Origin of YAP+ lineages of the human Y-chromosome
Am J Phys Anthropol. 2000 Jun;112(2):149-58. Related Articles, Links Click here to read Origin of YAP+ lineages of the human Y-chromosome. Bravi CM, Bailliet G, Martinez-Marignac VL, Bianchi NO. Multidisciplinary Institute of Cell Biology (IMBICE), 1900 La Plata, Argentina.
We screened a total of 841 Y-chromosomes representing 36 human populations of wide geographical distribution for the presence of a Y-specific Alu insert (YAP+ chromosomes). The Alu element was found in 77 cases. We tested 5 biallelic and 8 polyallelic markers in 70 out of the 77 YAP+ chromosomes. We could identify the existence of a hierarchical and chronological structuring of ancestral and derived YAP+ lineages, giving rise to 4 haplogroups, 14 subhaplogroups and 60 haplotypes. Moreover, we propose a monophyletic origin for each one of the YAP+ lineages. Out-of-Africa and out-of-Asia models have been suggested to explain the origin
In this article, only three asian groups (Japanese, Tibetan, Jew)
, african, and a few European have a genetic marker YAP+ on the non-recombining portion of Y-chromosomes.
Tibetan (Central Asian): 1 out of 1 sample
Japanese: 4 out of 13 samples
Chinese: 0 out of 23 samples
Laotian: 0 of 7 samples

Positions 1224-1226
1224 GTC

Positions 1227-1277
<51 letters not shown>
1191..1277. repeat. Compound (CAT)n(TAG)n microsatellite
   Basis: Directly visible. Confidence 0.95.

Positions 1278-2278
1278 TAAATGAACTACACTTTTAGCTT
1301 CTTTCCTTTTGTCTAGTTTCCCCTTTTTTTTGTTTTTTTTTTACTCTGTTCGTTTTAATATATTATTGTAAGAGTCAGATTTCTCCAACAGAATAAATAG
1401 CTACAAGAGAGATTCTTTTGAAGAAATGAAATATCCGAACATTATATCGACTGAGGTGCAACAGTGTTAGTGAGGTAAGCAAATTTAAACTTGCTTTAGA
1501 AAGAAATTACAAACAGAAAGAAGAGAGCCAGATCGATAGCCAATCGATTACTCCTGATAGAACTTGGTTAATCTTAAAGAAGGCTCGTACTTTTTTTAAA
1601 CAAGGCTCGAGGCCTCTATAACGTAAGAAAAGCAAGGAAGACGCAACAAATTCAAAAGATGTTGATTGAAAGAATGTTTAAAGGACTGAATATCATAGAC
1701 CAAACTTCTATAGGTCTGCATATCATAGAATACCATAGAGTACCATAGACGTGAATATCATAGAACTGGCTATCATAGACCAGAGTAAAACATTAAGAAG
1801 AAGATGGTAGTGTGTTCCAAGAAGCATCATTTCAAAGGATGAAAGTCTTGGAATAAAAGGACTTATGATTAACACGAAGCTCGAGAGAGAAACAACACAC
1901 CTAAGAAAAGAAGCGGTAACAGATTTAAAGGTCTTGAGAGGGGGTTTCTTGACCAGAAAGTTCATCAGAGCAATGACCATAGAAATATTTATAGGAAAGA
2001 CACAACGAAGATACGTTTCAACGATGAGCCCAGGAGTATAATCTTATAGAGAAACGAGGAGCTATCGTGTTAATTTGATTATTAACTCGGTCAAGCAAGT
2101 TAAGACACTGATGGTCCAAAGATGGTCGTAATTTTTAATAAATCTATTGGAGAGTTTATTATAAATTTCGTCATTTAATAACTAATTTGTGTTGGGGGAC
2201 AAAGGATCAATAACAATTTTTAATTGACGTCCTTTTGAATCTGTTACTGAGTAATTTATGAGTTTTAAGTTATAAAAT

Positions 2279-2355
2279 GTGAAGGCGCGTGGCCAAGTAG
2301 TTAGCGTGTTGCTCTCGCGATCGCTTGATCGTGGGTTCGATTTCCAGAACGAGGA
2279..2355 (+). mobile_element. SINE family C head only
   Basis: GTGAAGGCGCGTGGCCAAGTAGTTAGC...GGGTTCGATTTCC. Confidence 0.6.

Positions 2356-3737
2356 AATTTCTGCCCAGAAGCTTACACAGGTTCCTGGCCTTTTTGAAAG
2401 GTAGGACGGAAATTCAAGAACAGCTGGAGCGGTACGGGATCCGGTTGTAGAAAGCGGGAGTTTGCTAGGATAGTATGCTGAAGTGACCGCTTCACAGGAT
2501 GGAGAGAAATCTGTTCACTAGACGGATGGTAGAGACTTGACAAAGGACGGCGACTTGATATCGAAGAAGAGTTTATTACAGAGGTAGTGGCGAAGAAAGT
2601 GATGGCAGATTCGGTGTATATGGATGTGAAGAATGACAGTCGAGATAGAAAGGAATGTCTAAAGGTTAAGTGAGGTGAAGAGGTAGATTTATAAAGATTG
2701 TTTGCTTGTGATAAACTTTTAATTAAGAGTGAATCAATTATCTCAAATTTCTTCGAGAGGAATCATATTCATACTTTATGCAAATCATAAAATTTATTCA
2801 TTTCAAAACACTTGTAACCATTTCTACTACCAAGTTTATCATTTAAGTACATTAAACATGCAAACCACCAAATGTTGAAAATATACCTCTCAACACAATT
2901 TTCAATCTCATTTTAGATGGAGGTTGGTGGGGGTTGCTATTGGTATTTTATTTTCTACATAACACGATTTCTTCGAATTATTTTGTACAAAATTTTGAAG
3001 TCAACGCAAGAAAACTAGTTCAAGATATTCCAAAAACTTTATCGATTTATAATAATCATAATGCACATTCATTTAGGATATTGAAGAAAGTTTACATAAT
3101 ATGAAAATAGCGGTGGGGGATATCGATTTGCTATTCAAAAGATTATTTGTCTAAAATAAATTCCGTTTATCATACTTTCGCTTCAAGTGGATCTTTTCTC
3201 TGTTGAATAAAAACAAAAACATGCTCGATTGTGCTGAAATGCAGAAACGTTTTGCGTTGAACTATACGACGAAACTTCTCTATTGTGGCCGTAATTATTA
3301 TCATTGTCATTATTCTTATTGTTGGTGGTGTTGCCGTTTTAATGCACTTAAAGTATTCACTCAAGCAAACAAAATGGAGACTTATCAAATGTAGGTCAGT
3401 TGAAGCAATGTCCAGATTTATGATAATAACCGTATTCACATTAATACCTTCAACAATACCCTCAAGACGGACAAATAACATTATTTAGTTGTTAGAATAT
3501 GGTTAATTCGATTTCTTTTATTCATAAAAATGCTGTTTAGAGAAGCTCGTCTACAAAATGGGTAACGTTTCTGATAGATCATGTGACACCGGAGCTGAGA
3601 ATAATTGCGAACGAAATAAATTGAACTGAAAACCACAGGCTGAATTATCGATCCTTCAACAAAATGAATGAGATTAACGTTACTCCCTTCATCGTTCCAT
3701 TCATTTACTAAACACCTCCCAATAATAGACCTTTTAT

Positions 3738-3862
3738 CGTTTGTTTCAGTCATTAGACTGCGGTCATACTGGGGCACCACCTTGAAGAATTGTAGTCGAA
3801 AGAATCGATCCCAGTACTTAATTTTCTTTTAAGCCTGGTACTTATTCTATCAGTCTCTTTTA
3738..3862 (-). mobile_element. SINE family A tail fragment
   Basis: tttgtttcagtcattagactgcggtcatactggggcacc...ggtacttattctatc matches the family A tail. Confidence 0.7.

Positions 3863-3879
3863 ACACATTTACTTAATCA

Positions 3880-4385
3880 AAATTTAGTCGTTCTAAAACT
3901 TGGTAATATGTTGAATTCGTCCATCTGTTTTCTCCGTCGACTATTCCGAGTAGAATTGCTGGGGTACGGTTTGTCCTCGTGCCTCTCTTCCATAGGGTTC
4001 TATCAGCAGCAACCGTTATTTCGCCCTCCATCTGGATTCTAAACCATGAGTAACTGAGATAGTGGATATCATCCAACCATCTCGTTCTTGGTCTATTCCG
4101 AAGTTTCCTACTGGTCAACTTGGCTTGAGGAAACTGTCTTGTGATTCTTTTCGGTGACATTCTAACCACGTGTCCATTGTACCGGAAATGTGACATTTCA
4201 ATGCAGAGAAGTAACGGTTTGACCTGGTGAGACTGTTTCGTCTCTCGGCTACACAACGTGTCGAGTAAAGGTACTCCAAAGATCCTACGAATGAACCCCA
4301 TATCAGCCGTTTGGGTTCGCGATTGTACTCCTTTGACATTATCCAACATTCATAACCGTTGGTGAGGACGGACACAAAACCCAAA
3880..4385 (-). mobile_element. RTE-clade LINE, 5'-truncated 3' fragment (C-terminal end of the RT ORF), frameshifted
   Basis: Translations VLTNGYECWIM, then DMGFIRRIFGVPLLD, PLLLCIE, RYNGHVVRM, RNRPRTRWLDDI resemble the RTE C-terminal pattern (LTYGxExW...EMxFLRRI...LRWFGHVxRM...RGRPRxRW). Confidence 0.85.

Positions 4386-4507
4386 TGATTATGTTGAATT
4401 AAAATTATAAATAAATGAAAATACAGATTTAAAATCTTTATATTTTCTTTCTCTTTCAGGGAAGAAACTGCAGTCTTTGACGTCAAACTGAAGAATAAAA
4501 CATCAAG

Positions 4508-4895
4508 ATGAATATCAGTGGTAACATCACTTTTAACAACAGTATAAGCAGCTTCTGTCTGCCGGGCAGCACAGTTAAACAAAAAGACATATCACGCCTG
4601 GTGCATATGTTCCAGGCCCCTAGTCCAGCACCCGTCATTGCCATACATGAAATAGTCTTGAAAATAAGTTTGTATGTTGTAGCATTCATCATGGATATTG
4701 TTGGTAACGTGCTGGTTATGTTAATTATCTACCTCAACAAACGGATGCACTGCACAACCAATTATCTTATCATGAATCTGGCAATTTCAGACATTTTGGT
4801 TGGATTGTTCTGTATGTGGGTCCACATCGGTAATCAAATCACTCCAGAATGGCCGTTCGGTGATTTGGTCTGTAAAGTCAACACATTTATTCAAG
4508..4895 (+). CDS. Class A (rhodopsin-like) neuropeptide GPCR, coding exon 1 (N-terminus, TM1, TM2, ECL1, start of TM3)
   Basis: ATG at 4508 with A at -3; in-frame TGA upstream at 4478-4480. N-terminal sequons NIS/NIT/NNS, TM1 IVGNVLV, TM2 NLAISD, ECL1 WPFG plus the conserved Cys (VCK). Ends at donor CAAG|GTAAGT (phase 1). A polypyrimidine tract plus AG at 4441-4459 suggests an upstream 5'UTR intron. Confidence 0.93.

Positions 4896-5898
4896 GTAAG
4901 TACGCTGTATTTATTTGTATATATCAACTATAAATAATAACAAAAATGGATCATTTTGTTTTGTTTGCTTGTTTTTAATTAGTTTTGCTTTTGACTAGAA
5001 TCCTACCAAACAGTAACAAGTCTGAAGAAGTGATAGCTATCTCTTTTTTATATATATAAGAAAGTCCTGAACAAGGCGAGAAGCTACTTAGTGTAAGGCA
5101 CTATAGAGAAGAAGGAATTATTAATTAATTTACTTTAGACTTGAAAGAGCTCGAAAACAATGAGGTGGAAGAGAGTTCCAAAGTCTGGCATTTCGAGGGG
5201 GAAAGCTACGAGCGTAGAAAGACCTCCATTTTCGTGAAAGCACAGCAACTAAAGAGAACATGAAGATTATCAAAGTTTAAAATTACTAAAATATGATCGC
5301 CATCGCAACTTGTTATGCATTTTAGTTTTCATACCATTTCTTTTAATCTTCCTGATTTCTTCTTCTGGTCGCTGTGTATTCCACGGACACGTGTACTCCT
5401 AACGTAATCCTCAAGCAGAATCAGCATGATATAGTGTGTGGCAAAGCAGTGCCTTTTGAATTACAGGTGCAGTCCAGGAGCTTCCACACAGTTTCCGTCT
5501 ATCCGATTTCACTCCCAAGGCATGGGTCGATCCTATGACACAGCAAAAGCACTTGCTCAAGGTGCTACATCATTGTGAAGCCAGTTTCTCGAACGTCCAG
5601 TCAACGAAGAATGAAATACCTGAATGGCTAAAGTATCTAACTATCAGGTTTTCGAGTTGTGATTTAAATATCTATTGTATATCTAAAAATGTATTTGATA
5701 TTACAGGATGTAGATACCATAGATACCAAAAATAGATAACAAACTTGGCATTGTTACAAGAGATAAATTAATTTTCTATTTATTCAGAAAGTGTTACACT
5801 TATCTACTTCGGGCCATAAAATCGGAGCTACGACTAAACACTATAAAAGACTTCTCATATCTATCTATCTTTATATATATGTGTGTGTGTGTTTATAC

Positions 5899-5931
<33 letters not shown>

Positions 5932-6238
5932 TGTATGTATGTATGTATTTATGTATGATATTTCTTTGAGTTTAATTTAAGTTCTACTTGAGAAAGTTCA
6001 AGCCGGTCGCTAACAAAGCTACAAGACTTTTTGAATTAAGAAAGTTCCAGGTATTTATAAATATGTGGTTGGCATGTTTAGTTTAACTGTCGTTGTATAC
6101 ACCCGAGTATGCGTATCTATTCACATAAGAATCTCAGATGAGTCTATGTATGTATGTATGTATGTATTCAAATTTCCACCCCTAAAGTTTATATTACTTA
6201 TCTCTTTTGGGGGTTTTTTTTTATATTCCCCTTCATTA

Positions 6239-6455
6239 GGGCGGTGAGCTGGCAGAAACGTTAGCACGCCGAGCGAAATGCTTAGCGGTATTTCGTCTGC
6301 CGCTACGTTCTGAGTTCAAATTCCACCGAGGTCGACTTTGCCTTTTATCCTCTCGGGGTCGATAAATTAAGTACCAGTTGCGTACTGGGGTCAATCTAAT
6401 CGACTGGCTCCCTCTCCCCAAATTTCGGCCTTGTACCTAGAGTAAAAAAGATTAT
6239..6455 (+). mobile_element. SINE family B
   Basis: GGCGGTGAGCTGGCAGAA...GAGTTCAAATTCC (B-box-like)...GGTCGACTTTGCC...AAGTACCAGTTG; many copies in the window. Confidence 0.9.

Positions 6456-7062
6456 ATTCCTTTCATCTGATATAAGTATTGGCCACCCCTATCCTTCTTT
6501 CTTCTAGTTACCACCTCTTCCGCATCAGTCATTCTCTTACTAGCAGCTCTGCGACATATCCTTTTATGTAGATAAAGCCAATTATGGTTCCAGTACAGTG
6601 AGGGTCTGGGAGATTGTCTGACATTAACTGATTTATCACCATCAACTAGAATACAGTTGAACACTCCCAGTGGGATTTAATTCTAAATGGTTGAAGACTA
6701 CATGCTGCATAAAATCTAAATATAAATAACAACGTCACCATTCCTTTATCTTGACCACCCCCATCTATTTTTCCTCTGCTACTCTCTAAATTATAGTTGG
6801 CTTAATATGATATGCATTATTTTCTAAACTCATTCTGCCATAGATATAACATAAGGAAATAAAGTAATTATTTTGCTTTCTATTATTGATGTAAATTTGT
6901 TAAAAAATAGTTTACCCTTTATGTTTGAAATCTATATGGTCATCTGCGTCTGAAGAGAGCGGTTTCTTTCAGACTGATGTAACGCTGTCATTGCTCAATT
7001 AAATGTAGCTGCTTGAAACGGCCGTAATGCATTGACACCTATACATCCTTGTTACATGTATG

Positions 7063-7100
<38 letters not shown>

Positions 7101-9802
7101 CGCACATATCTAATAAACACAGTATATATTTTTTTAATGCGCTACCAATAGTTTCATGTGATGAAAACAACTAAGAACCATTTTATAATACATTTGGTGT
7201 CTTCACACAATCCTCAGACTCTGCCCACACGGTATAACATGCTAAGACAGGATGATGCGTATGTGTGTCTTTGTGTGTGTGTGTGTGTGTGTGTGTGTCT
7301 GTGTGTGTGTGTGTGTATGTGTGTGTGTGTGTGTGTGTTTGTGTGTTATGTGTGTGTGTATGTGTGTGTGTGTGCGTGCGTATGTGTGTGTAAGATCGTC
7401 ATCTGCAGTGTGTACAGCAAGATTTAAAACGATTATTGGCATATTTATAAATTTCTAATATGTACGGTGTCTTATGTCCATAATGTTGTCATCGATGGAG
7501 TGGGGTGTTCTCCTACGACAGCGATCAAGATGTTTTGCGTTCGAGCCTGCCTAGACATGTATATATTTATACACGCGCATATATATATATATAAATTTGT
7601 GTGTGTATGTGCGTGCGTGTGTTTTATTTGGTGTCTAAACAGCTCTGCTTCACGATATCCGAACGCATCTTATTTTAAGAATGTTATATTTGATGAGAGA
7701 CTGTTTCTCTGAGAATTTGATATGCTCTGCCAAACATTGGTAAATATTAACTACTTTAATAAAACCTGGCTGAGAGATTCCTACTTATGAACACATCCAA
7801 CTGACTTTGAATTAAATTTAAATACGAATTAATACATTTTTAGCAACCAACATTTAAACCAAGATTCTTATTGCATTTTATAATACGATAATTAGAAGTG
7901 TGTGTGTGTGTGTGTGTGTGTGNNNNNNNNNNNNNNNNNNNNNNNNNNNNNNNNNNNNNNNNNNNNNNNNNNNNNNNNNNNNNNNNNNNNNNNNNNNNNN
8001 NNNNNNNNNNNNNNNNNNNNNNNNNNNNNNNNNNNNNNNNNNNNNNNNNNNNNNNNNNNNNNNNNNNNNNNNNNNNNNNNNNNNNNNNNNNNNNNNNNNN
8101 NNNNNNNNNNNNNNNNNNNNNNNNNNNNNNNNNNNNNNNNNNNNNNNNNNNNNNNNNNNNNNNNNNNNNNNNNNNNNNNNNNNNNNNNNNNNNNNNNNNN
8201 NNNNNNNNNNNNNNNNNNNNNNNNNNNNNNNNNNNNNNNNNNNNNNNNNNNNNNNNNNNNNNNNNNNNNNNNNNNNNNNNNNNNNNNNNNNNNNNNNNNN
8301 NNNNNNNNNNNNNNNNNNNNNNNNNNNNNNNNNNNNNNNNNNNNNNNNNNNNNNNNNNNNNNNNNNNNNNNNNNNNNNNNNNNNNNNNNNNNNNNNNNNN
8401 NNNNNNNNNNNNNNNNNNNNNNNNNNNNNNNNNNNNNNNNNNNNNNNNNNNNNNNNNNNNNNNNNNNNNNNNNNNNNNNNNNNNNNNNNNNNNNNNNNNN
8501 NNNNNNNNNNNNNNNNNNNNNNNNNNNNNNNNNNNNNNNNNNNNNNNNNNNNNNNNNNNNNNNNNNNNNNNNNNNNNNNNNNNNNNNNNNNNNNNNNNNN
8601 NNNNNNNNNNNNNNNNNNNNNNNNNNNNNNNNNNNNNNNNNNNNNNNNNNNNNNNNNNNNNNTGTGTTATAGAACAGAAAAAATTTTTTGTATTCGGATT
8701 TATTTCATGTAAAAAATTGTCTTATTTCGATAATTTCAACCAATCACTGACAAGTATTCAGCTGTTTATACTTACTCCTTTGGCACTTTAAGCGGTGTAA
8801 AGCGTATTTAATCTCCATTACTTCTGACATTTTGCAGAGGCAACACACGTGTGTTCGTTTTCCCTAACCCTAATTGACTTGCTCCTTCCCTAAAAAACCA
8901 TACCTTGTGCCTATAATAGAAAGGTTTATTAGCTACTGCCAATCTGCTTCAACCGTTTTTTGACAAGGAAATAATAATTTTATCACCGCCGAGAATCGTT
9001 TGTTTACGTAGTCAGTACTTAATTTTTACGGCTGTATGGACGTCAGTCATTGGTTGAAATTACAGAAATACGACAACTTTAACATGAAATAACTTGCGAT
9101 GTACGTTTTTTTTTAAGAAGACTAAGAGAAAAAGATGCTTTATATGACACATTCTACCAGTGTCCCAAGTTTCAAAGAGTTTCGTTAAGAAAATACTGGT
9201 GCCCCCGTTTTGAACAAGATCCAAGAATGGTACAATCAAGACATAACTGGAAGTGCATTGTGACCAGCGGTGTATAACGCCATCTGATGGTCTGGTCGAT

Cambodian: 0 out of 3 samples
South East Asians: 0 out of 16 samples
South Asians: 0 out of 152 samples
Jews: 4 out of 18 samples
Lebanese: 0 out of 2 samples
Syrian: 0 out of 6 samples
Melanesian: 0 out of 2 samples
African: 37 out of 72 samples
European: 3 out of 68 samples
Multiple origins of Tibetan Y chromosomes.Qian Y, Qian B, Su B, Yu J, Ke Y, Chu Z, Shi L, Lu D, Chu J, Jin L. Institute of Medical Biology, The Chinese Academy of Medical Sciences, Kunming, Yunnan, China.
The genetic origin of Tibetans was investigated using Y chromosome markers. A total of three populations were studied, two from central Tibet speaking central Tibetan and one from Yunnan speaking Kham. Two dominant paternal lineages (>80%) were identified in all three populations with one possibly from central Asia (YAP+) and the other from east Asia (M122C). We conclude that Tibetan Y chromosomes may have been derived from two different gene pools, given the virtual absence of M122C in central Asia and YAP+ in east Asia, with drift an unlikely mechanism accounting for these observations.
PMID: 10830914 [PubMed - indexed for MEDLINE]